Many use a living trust in their estate planning strategy. However, whether it’s right for you depends on your personal necessities, goals, and situation.
What is a Living Trust?
Using whatever assets you choose to fund the trust, you create a living trust while you’re still living. Typically, the creator of the trust is the trustee and has the power to manage the assets fully. Just like many other financial tools, living trusts are subject to complex tax rules and regulations. Always consult with a professional before deciding to develop a trust for yourself.
Living trusts define a beneficiary or beneficiaries who will be the automatic recipient of those assets when you pass away. Similar to an IRA or will. There is also a revocable living trust. In a revocable living trust, the trustee maintains the power to change the terms of the trust at any time. This includes the ability to change the trustee, beneficiaries, or even to eliminate the trust altogether.
What Are the Advantages?
Here are some potential advantages to creating a living trust:
- Prevent Probate – In a living trust, the assets in the trust are intentionally set to transfer outside of probate. As a result, this allows a private transfer of the assets.
- Organize Your Estate – In the event of incapacity, but not death, this type of trust can be an invaluable tool for caring for you and your property. That is to say, it is in the hands of a dependable trustee and has the necessary assets.
- Straightforward – For experienced and qualified estate planning attorneys, creating a living trust specific to your goals should be a simple process. Besides, if there is a need for changes in the future, it’s a relatively easy task.
- Elude Will Challenges – A living trust could be less vulnerable to the challenges that can be brought on during a will transfer.
What Are the Disadvantages of a Living Trust?
A living trust is not an elixir for all estate issues – there are potential disadvantages:
- A living trust does not protect assets from creditors and is included as a “countable resource” in the determination of Medicaid eligibility.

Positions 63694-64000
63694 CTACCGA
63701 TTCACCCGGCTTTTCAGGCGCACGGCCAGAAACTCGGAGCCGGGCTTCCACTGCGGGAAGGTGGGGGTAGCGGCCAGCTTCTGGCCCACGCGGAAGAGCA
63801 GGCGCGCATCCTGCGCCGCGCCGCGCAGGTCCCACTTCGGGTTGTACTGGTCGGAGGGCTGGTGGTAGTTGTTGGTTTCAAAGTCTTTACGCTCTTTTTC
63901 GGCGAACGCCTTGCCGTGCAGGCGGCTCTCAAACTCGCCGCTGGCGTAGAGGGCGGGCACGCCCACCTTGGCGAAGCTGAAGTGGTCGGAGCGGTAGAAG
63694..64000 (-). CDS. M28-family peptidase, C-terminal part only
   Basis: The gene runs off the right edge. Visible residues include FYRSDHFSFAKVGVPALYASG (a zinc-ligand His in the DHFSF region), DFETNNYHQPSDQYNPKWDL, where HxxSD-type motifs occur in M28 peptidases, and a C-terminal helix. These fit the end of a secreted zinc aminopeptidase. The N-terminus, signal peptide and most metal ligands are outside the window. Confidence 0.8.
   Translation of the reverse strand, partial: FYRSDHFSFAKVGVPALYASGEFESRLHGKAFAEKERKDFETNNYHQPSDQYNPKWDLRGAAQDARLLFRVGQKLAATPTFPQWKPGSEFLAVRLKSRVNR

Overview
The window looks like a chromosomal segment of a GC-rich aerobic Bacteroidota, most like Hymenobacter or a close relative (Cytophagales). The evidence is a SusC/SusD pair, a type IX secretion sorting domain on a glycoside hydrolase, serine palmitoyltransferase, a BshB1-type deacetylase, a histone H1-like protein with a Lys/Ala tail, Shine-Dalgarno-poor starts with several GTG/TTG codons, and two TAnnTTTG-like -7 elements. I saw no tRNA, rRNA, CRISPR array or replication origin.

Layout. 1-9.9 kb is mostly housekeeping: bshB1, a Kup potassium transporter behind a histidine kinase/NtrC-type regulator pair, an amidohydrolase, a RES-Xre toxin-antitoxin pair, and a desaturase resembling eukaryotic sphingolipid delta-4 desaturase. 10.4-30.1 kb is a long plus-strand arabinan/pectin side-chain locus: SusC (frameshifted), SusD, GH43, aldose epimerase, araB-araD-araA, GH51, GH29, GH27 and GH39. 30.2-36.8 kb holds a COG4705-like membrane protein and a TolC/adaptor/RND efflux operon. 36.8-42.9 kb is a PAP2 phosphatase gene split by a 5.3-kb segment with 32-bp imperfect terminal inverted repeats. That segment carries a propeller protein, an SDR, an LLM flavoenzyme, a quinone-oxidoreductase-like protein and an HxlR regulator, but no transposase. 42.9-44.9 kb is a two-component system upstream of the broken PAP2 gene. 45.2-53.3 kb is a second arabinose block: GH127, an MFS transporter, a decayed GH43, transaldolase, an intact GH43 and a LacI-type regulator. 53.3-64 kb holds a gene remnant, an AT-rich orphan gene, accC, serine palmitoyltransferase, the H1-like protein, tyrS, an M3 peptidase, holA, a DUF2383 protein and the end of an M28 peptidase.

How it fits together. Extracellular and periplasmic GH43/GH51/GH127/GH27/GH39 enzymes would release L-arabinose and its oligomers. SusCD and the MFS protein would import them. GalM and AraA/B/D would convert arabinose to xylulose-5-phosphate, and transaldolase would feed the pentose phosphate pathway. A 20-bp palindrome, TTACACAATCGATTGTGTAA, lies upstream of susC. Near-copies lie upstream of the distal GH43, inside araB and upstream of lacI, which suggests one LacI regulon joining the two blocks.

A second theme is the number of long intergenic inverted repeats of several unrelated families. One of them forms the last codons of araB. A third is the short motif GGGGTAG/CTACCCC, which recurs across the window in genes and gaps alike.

- Revocable living trusts include a cost associated with their creation.
- Some assets may be challenging to transfer into the trust. As an example, transferring the ownership of a vehicle to the trust may create difficulty in setting up insurance for that vehicle due to you no longer being the owner.
- Living trusts are not designed as a tool to save on taxes in life or death.
Still have questions about your estate plan and whether a living trust is right for you? Check out episodes 8 and 9 of The Guided Retirement Show where Dean Barber and estate attorneys Garrett Griffin and Jason Salinardi go in-depth on estate planning topics just like this one.
You can also get an estate planning consultation with either Garrett or Jason by filling out the form below or giving our office a call at 913-393-1000. They will discuss the next steps in your estate plan and what you can do to help achieve your goals.
Investment advisory services offered through Barber Financial Group, Inc., an SEC Registered Investment Adviser.
The views expressed represent the opinion of Barber Financial Group an SEC Registered Investment Advisor. Information provided is for illustrative purposes only and does not constitute investment, tax, or legal advice. Barber Financial Group does not accept any liability for the use of the information discussed. Consult with a qualified financial, legal, or tax professional prior to taking any action.